20 Eylül 2008 Cumartesi

Conrad Aiken (1889 - 1973)


Conrad Aiken (1889 - 1973)


American poet, short story writer, critic and novelist. Most of Aiken's work reflects his intense interest in psychoanalysis and the development of identity. As editor of Emily Dickinson's Selected Poems (1924) he was largely responsible for establishing that poet's posthumous literary reputation. From the 1920s Aiken divided his life between England and the United States, playing a significant role in introducing American poets to the British audience.

Conrad Aiken was born in Savannah, Georgia. In his childhood Aiken experienced a considerable trauma when he found the bodies of his parents after his physician father had killed his mother and committed suicide. He was brought up in Massachusetts from the age of eleven by a great-great-aunt.

Before entering Harvard Aiken was educated at private schools and at Middlesex School, Concord. In Harvard he shared a class with T.S. Eliot, with whom he edited the Advocate and whose poetry was to influence his own. Aiken graduated in 1912, in the same era as Eliot, Walter Lippman, Van Wyck Brooks, and E.E. Cummings. After working as a reporter, Aiken devoted himself entirely to writing, having also a small private income. Of the many influences Aiken acknowledged, the writings of Freud, Havelock Ellis, William James, Edgar Allan Poe, and the French Symbolists are evident in his work. Freud considered Aiken's GREAT CIRCLE a masterpiece of analytical introspection.

Aiken's first collection of verse, EARTH TRIUMPHANT, appeared in 1914 and made him known as a poet. He was a contributing editor to Dial, which led to a friendship with Ezra Pound. Aiken's essays, collected in SKEPTICISMS (1919) and A REVIEWER'S ABC (1958), dealt with the questions provoked by his commitment to literature as a mode of self-understanding.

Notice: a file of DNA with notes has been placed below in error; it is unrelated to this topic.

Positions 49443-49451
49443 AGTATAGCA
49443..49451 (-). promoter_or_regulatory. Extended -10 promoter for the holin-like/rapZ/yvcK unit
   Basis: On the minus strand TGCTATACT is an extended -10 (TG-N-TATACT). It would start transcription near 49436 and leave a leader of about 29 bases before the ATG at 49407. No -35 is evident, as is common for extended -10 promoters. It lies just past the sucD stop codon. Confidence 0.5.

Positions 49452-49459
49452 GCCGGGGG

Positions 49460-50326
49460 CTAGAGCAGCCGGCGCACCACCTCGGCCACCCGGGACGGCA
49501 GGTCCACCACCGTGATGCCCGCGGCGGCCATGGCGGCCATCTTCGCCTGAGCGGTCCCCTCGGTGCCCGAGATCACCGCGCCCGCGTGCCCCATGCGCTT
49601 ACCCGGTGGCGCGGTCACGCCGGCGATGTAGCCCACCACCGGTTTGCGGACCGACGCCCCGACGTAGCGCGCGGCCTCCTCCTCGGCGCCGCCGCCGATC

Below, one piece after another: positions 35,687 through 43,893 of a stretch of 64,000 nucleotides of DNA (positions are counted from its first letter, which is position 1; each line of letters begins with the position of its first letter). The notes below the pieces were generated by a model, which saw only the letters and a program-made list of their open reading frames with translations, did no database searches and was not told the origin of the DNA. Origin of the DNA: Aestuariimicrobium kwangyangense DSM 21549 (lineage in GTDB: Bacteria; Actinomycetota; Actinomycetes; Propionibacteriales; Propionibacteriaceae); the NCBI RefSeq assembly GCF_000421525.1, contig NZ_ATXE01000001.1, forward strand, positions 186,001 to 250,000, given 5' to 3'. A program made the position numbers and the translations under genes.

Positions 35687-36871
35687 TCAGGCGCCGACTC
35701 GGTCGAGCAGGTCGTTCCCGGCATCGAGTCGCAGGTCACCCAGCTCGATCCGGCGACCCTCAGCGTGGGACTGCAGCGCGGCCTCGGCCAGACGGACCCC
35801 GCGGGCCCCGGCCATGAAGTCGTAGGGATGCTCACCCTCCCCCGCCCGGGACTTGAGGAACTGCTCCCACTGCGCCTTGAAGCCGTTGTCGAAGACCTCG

During the First World War Aiken claimed that he was in an 'essential industry' because of being a poet, and was granted an exemption for this reason.

Aiken's adult life was marked by trans-Atlantic journeys. In 1921 he moved from Massachusetts to England, settling in Rye, Sussex. In 1927-28 he was a tutor in English at Harvard. He married Clarissa M. Lorenz in 1930 (divorced in 1937). In 1933 he sailed again for Boston, and then spent two years in Rye (1934-36), writing 'London Letters' to the New Yorker. He returned to New York and Boston, and travelled in Mexico, where he married the artist Mary Hoover. They returned to Rye in 1937, but moved to the United States after the outbreak of World War II.

In 1930 Aiken was awarded the Pulitzer Prize for his collection SELECTED POEMS. Most of Aiken's fiction was written in the 1920s and 1930s, among others novels BLUE VOYAGE (1927), in which he used interior monologue, KING COFFIN (1934), and short story collections BRING! BRING! (1925) and AMONG THE LOST PEOPLE (1934).

After staying two years in Rye, Aiken settled in 1947 in Brewster, Massachusetts. He was a consultant in poetry at the Library of Congress from 1950 to 1952. In 1953 he published COLLECTED POEMS, which included the masterwork 'Preludes to Definition' and 'Morning Song of Senlin'. Aiken's 'autobiographical narrative' USHANT (1952) depicted his friendships with Malcolm Lowry, T.S. Eliot, and other figures he knew. It dramatized the attempt of its protagonist, the author's persona, to read the palimpsest of hieroglyphs that constitutes the landscape of his soul, and mingled sketches of the literary generation between the wars with psychoanalytic free association.

From 1962 on Aiken wintered in a Savannah house adjacent to that of his childhood. He died in Savannah on August 17, 1973. Aiken received Pulitzer Prize, National Book Award, Bollinger Prize in 1956, Gold Medal in Poetry from the American Academy of Arts and Letters in 1958, and National Medal for Literature in 1969. Aiken's psychological penetrations and verbal richness never received the wide recognition they deserve in spite of his several awards. Posthumously published THE SELECTED LETTERS OF CONRAD AIKEN (1978) contains correspondence with such literary colleagues as Wallace Stevens, Harriet Monroe, and Edmund Wilson.

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